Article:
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The little box that saves and talks! This club is meant to serve as a central location for information about AtariVox programming: creating and incorporating voices into homebrews, and using it to save and load game data (high scores, game progress and other settings).

  1. What's new in this club
  2. 64 bytes, according to the manual.
  3. Thanks, I figured it would have something to do with the READY pin. I wouldn't want actual speech playing the detection phase so I assume I could fill in the buffer with a bunch of control commands (ie. loop setting the PITCH over and over and see if RDY ever drops to 1). Do you know how big the buffer?
  4. What about sending some long enough speech data and check if the READY pin (pin 2 of the controller port, that is SWCHA bit 1/bit 5 for the right/left port respectively) ever reads as 0, indicating that the Speakerjet buffer is full? On a SaveKey that pin should be unused (floating) and always read as 1.
  5. Hi there! As I finish up Gorf Arcade, I was looking into updating my SaveKey detection routine so that it can also determine if there is an AtariVox connected vs. just a SaveKey. I already know how to detect a SaveKey, but was was wondering how or if other programmers detect if the SaveKey is actually an AtariVox? I'm stepping through the Speakjet code through Stella to see if there is any difference (ie. carry flag set/reset if you attempt to write to the Speakjet and it's not there, etc.) between configuring a SaveKey vs. and AtariVox but figured I'd see if there is already a tried-and-true method available. Any help is greatly appreciated! Thanks, John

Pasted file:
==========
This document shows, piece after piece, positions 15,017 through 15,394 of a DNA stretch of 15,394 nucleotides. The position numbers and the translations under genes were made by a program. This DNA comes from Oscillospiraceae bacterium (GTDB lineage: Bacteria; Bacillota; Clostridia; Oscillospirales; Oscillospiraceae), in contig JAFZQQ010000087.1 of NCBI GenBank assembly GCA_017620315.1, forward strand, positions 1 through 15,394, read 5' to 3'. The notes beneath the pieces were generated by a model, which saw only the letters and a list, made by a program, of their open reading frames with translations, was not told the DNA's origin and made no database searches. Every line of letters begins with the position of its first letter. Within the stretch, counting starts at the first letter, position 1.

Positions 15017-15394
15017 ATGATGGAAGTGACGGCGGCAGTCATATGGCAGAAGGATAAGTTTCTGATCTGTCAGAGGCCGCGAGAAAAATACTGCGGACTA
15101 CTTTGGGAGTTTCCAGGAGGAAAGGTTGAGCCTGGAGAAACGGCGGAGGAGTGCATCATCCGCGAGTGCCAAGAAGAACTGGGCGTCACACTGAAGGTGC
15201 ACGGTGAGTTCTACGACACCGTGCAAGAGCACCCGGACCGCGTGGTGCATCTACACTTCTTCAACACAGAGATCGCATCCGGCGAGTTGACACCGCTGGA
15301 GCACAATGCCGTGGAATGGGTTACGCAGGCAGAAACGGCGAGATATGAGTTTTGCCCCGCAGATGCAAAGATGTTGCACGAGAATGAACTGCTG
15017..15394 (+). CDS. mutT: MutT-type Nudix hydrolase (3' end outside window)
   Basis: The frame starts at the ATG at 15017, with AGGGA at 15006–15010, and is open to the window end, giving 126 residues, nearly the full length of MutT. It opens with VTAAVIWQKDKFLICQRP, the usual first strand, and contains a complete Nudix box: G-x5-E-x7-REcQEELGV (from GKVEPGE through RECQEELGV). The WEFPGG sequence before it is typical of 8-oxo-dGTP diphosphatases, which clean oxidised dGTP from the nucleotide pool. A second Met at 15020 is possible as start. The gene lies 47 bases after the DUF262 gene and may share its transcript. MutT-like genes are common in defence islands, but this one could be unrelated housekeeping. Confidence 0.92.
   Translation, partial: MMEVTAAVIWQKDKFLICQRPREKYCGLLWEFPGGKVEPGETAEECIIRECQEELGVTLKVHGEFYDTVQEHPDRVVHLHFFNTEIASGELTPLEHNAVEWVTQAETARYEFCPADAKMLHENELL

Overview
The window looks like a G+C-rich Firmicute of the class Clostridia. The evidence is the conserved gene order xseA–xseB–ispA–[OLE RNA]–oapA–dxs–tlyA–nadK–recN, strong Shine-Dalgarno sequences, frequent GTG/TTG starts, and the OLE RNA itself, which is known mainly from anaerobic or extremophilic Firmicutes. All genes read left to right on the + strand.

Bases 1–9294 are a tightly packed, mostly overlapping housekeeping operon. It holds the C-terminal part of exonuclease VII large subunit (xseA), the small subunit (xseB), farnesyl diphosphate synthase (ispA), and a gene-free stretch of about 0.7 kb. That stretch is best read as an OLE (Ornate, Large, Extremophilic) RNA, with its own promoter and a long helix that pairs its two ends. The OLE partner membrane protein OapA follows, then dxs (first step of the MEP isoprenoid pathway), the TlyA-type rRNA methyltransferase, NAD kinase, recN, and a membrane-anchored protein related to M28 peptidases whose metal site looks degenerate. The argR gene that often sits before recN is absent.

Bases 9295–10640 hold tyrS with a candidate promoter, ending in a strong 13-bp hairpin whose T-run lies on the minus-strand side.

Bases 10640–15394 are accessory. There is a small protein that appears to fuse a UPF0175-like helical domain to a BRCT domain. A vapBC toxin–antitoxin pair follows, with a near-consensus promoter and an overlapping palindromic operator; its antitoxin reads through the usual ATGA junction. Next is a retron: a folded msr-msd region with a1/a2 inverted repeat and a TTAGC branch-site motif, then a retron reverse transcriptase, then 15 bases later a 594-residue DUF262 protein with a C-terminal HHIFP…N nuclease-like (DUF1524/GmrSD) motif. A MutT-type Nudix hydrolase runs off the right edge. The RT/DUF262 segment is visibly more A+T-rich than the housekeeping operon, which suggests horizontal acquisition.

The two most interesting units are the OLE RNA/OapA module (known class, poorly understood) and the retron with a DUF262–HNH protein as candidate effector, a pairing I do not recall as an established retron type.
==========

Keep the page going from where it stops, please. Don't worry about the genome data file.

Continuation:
6. I didn't notice this list until djpowerplayer's comment brought it up to the top … Grizzards also uses AtariVox both for saving and prattling on quite a lot. (All signposts, all NPC dialog, and combat narration, among other bits.) I've lately noticed that the allocation list got rolled back to an earlier version that omits us (messaged Albert about it) The Demo uses Scratchpad space, but the full game uses dedicated blocks.
  7. It would be nice if someone added AtariVox support for Centipede and Millipede.
  8. Yeah, but it needs to be clear for the first byte that is read only (the state it will be in after i2c_startwrite). Subsequent bytes will need overflow to be set, not clear (i2c_rxbyte sets overflow). I think this is a rare corner case that few people see, because in most cases, loading is done all at once at the beginning, and not spread out over several frames with other processing in-between. Also, it won't be an issue if you re-initialize every time you read more bytes. I wrote a small test program just to make sure what I understood about the behavior was correct, and that there was nothing different about how the normal right port driver performs compared to the left. This loads a block of data at $3000 at startup (the numbers 63 to 0 descending), then loads them into RAM two bytes per frame. It displays the contents of that block of RAM on the screen as colors. Fire button: Reload data Left Difficulty=B: Save and restore processor status to preserve the overflow flag. Left Difficulty=A: Do not restore processor status (overflow is cleared before the load function). testread.zip
  9. No, I don't think it is the left driver. Have you tried to simply clear the V-flag instead of restoring it?
  10. You are thinking that this issue is something particular to the changes made to the left driver, then? It looks like the driver sends an acknowledge bit if overflow is set when doing an i2c_rxbyte, and then sets overflow explicitly, presumably for the next byte. Maybe I can do a simple test program to read a couple of bytes each frame using only the right driver, and seeing if clearing the overflow between reads stops the reads from working as I am seeing in my utility. That would confirm or eliminate the modified left driver as a factor.
  11. Yes, the V-flag is used by the i2c include file (not that it is cleared in SetupSaveKey). But usually you do not have to care for it. Probably you have modified the code so that it becomes important.